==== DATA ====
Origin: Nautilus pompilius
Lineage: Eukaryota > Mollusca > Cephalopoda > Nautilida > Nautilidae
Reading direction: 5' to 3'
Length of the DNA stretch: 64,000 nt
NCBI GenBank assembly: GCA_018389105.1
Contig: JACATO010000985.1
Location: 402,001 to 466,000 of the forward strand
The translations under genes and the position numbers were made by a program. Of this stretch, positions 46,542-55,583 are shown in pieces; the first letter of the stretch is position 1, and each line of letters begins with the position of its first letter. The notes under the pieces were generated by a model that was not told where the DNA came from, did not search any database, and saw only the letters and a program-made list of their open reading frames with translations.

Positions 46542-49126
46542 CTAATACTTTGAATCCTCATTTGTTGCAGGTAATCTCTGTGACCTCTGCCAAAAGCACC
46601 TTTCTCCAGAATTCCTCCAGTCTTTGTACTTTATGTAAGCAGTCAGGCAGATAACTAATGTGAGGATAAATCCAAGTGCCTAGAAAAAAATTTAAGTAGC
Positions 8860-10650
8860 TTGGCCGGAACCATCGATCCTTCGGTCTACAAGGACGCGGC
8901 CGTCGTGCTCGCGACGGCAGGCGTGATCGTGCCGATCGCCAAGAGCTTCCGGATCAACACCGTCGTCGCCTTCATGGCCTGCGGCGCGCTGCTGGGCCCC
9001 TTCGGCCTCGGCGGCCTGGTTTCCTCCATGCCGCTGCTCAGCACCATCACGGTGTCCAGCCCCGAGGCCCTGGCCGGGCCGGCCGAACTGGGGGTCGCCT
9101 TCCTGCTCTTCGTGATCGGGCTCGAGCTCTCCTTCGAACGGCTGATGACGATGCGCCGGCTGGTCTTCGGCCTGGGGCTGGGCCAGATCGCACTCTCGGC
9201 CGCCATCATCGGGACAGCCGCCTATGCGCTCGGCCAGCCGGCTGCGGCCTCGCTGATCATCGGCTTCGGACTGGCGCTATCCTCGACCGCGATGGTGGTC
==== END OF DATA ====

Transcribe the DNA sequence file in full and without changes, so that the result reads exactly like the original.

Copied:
Origin: Nautilus pompilius
Lineage: Eukaryota > Mollusca > Cephalopoda > Nautilida > Nautilidae
Reading direction: 5' to 3'
Length of the DNA stretch: 64,000 nt
NCBI GenBank assembly: GCA_018389105.1
Contig: JACATO010000985.1
Location: 402,001 to 466,000 of the forward strand
The translations under genes and the position numbers were made by a program. Of this stretch, positions 46,542-55,583 are shown in pieces; the first letter of the stretch is position 1, and each line of letters begins with the position of its first letter. The notes under the pieces were generated by a model that was not told where the DNA came from, did not search any database, and saw only the letters and a program-made list of their open reading frames with translations.

Positions 46542-49126
46542 CTAATACTTTGAATCCTCATTTGTTGCAGGTAATCTCTGTGACCTCTGCCAAAAGCACC
46601 TTTCTCCAGAATTCCTCCAGTCTTTGTACTTTATGTAAGCAGTCAGGCAGATAACTAATGTGAGGATAAATCCAAGTGCCTAGAAAAAAATTTAAGTAGC
Positions 8860-10650
8860 TTGGCCGGAACCATCGATCCTTCGGTCTACAAGGACGCGGC
8901 CGTCGTGCTCGCGACGGCAGGCGTGATCGTGCCGATCGCCAAGAGCTTCCGGATCAACACCGTCGTCGCCTTCATGGCCTGCGGCGCGCTGCTGGGCCCC
9001 TTCGGCCTCGGCGGCCTGGTTTCCTCCATGCCGCTGCTCAGCACCATCACGGTGTCCAGCCCCGAGGCCCTGGCCGGGCCGGCCGAACTGGGGGTCGCCT
9101 TCCTGCTCTTCGTGATCGGGCTCGAGCTCTCCTTCGAACGGCTGATGACGATGCGCCGGCTGGTCTTCGGCCTGGGGCTGGGCCAGATCGCACTCTCGGC
9201 CGCCATCATCGGGACAGCCGCCTATGCGCTCGGCCAGCCGGCTGCGGCCTCGCTGATCATCGGCTTCGGACTGGCGCTATCCTCGACCGCGATGGTGGTC